Wreck Fishing and Deep Dropping
Making a day out of wreck and deep dropping can be an action-packed way to fish off Fort Lauderdale. Seeing the fish strike and the rod bending over with line peeling off the reel will certainly excite any angler. Uncertain of which fish might come up from the deep. Each fish has a signature style of fighting. Some will want to dig in and swim towards the structure while others will make horizontal and vertical runs. This is where skilled angling techniques will land your prized trophy.
We have an abundance of wrecks, structures and deep dropping spots off Fort Lauderdale. The best conditions are north current with an easterly wind. The conditions are important and affect how the bait is presented and how the fish will feed. Done properly with the right tackle, angling and boat handling can produce a great catch such as grouper, amberjack, snapper, barracuda, tilefish and sharks.
Catching fresh live bait does increase the chances when wreck fishing. We do have success jigging lures but I prefer live bait.
When targeting amberjack and grouper, we use a monofilament leader with a large circle hook bridled to the live bait which has proven to be a successful rig. Sometimes using lighter mono or smaller circle hooks pending on the conditions such as light current or clear skies. On the other hand, we also increase the size of the mono and use wire or cable for larger fish. Amberjack can weigh up to 130 pounds and Warsaw groupers can weigh over 400 pounds.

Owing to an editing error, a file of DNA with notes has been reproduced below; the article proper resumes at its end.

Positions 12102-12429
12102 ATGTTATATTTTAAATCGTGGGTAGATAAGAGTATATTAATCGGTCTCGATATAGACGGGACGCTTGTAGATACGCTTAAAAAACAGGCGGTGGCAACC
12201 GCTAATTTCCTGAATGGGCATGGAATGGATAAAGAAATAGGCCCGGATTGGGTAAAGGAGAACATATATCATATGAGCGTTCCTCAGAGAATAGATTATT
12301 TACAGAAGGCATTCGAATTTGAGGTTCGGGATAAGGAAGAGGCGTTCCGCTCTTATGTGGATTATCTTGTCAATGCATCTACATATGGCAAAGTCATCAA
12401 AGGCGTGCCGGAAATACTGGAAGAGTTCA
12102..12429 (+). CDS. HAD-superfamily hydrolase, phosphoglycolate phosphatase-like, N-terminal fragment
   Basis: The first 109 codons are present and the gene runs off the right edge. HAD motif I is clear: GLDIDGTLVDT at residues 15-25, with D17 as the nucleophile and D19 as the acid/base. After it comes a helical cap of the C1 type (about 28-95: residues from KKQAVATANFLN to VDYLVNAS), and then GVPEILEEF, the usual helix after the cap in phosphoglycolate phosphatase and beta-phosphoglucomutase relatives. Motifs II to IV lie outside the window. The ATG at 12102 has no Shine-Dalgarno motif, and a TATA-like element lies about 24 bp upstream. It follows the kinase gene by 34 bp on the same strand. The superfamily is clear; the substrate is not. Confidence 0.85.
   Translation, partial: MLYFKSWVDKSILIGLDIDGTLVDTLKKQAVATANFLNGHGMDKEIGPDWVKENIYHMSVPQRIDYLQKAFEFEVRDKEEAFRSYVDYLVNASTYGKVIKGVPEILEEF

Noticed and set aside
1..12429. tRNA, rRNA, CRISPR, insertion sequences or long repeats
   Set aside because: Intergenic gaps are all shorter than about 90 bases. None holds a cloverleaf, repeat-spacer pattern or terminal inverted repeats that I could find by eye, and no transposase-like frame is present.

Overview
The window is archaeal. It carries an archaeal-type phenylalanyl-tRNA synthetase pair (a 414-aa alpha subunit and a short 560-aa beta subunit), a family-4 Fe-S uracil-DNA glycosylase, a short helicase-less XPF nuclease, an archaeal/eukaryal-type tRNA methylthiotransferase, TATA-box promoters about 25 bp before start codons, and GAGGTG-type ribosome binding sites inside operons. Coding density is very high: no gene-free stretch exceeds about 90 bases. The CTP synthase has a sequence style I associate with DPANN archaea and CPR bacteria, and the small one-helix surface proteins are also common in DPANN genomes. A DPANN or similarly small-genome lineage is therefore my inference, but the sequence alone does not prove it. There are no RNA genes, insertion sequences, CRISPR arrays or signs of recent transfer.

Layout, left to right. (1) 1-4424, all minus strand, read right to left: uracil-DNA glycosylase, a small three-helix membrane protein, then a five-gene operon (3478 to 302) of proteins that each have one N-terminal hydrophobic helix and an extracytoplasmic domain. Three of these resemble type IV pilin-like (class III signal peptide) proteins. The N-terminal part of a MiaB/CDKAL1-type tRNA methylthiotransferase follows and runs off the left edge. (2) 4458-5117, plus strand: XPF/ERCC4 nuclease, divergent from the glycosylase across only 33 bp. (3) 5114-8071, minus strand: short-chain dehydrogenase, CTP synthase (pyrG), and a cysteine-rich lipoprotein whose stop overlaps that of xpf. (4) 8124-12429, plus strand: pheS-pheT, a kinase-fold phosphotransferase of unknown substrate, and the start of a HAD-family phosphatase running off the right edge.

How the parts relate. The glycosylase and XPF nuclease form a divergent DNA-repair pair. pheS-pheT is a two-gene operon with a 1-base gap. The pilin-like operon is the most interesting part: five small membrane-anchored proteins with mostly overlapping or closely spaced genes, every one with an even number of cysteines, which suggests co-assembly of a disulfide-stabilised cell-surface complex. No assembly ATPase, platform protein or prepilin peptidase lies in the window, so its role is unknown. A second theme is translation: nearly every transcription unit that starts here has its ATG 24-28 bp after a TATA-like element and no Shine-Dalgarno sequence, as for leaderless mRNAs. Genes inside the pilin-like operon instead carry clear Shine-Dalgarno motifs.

When traveling from one spot to the next, we fish a couple high speed lures. Since we are already in good country, why not try to land a nice wahoo or tuna.
Deep dropping for vermillion and yellow eye snappers are often included in a day of wreck fishing. Many of the snapper spots are relatively close to the wrecks. Using a five circle hook rig with fresh cut bait works the best. When the snappers are biting good it is not uncommon to bring up five at once.
Fishing off Fort Lauderdale there are many wrecks to choose from and depending on the depth of the wreck will determine which fish to target.
We can fly a couple kites with live bait all while bottom fishing. Maintaining the live baits for any passing sailfish or mahi-mahi, this is a good method for surface and bottom fishing.
Whether deep dropping in 800 feet of water for golden tilefish or using live ballyhoo targeting muttons on a ship wreck, fishing off Fort Lauderdale provides a wide range of opportunity for all anglers.